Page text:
Read Judgment: Sivasankaran vs. Santhimeenal
New Delhi, September 14, 2021: The Supreme Court has ruled that a decree of divorce dissolving the marriage between the parties be passed not only in exercise of powers under Article 142 of the Constitution of India on account of irretrievable breakdown of marriage, but also on account of cruelty u/s 13(1)(i-a) of the Hindu Marriage Act, 1955.
A Division Bench of Justice Sanjay Kishan Kaul and Justice Hrishikesh Roy observed that when the marriage has not taken off from its inception, there can hardly be any ‘wear and tear of marriage’ where parties have not been living together for a long period of time.
“We are faced with a marriage which never took off from the first day. The marriage was never consummated and the parties have been living separately from the date of marriage for almost 20 years. The appellant remarried after 6 years of the marriage, 5 years of which were spent in Trial Court proceedings. The marriage took place soon after the decree of divorce was granted. All mediation efforts have failed”, noted the Division Bench.
The observation came pursuant to a plea by a husband seeking divorce from his wife, when the marriage itself was never consummated.
The background of the case was that, after going through several rounds of litigation, the Trial court granted divorce on the ground of irretrievable breakdown of marriage, which was set aside by the Appellate Court. But later, in second appeal, the decree of divorce was restored.
However, a review petition filed by the wife contending that High Court lacked jurisdiction to grant a decree of divorce on the ground of irretrievable breakdown of marriage was allowed.
After considering the facts & circumstances, the Top Court opined that the submission on behalf of the respondent wife that unless there is a consent by both the parties, even in exercise of powers under Article 142 of the Constitution of India the marriage cannot be dissolved on the ground of irretrievable breakdown of marriage, has no substance.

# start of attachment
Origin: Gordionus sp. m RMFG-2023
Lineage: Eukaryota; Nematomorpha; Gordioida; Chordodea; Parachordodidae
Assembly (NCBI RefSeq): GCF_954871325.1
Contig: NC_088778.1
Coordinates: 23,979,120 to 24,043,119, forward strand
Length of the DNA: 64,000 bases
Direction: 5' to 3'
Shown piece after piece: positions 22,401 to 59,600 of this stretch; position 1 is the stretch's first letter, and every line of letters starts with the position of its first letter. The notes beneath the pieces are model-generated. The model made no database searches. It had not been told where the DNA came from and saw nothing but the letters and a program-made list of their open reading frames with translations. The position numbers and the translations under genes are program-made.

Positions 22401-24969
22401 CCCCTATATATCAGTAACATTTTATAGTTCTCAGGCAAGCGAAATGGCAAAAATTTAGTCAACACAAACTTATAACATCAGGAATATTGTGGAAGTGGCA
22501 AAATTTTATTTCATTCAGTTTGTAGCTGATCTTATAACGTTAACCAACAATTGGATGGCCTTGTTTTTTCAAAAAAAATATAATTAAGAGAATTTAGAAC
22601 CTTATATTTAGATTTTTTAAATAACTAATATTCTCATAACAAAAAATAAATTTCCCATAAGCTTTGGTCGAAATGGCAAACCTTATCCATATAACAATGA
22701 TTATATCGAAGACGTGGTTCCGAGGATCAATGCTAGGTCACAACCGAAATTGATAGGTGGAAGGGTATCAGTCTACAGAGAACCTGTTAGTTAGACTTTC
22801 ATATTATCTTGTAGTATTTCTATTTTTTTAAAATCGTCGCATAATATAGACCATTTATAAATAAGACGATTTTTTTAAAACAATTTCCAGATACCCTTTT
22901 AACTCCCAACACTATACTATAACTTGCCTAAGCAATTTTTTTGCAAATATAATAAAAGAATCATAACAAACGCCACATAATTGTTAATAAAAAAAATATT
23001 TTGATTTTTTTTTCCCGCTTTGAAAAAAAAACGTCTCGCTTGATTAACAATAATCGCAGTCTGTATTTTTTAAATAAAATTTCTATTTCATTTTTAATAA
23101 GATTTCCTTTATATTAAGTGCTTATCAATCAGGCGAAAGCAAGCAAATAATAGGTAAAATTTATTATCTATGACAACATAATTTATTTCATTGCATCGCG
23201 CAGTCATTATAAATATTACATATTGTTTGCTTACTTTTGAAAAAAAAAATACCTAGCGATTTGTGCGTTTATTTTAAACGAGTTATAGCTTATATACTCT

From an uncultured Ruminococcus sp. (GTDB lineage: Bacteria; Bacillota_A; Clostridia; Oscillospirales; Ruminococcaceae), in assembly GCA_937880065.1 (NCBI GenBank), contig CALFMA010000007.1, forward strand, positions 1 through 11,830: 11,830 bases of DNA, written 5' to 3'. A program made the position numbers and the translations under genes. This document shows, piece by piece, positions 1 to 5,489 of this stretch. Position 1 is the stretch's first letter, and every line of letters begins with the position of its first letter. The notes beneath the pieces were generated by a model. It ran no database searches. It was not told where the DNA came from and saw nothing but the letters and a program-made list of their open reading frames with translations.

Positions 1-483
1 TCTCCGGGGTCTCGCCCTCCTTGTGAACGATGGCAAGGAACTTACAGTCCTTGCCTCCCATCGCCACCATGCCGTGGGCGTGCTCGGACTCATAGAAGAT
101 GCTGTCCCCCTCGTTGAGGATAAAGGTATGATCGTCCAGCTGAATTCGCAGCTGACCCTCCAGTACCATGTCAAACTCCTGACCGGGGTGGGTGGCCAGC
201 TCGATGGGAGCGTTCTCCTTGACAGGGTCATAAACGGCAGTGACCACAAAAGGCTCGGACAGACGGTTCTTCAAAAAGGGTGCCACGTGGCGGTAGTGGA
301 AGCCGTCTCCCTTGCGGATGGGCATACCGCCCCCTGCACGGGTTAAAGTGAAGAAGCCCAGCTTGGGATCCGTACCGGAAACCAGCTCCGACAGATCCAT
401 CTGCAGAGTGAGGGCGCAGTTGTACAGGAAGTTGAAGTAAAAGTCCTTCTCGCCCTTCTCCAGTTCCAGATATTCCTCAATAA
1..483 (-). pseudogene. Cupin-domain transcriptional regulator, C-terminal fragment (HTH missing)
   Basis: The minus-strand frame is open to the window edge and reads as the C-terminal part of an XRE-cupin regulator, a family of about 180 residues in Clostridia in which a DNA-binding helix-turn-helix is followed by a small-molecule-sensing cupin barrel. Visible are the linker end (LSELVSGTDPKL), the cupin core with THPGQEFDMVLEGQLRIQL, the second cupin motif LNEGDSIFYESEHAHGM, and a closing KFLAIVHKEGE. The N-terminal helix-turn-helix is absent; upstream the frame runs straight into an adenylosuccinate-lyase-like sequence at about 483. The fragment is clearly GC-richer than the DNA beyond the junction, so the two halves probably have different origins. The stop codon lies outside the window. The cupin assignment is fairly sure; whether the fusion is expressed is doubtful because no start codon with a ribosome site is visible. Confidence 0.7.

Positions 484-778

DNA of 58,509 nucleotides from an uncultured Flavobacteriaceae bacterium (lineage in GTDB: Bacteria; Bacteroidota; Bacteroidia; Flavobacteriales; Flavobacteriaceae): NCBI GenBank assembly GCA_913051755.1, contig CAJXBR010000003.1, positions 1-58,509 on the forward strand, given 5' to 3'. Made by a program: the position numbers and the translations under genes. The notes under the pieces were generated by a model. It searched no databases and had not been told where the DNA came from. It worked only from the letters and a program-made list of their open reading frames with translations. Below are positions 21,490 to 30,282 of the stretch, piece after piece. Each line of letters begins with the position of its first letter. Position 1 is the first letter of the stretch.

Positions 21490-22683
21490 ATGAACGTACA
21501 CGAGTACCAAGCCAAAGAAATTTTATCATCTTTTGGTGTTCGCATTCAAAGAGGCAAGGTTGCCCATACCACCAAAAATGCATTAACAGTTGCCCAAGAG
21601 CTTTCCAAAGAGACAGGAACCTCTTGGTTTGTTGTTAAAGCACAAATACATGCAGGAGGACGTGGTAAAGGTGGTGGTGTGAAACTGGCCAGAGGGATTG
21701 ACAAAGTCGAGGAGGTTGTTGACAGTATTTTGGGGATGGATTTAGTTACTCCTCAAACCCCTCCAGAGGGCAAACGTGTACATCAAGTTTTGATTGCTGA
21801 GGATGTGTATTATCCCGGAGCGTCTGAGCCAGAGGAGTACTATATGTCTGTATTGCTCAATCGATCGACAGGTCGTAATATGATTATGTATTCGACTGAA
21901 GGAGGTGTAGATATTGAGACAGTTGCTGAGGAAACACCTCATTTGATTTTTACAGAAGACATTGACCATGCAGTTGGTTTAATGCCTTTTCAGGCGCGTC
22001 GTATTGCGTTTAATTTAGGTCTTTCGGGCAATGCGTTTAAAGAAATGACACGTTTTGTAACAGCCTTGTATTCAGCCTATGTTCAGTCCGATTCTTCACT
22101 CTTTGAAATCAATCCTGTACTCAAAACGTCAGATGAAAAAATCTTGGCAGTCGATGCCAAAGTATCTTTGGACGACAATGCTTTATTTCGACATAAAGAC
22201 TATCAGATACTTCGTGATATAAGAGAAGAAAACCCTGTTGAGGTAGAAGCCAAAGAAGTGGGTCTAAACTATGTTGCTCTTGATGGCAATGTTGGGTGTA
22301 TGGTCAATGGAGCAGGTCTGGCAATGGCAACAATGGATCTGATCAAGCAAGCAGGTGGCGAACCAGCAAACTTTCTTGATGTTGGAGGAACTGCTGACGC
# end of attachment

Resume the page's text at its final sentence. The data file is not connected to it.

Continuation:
The Top Court therefore said that if both the parties to the marriage agree for separation permanently and/or consent for divorce, in that case, certainly both the parties can move the competent court for a decree of divorce by mutual consent.
Only in a case where one of the parties do not agree and give consent, only then the powers under Article 142 of the Constitution of India are required to be invoked to do substantial justice between the parties, added the Court.
“In the present case, admittedly, the appellant husband and therespondent wife have been living separately for more than 22 years and it will not be possible for the parties to live together. Therefore, we are of the opinion that while protecting the interest of the respondent wife to compensate her by way of lump sum permanent alimony, this is a fit case to exercise the powers under Article 142 of the Constitution of India and to dissolve the marriage between the parties”, observed the Division Bench.
Therefore, taking recourse to the provisions of Article 142 of the Constitution, the Apex Court granted a decree of divorce and dissolved the marriage, observing that an end to this marriage would permit the parties to go their own way in life after having spent two decades battling each other, and there can always be hope, even at this age, for a better life, if not together, separately.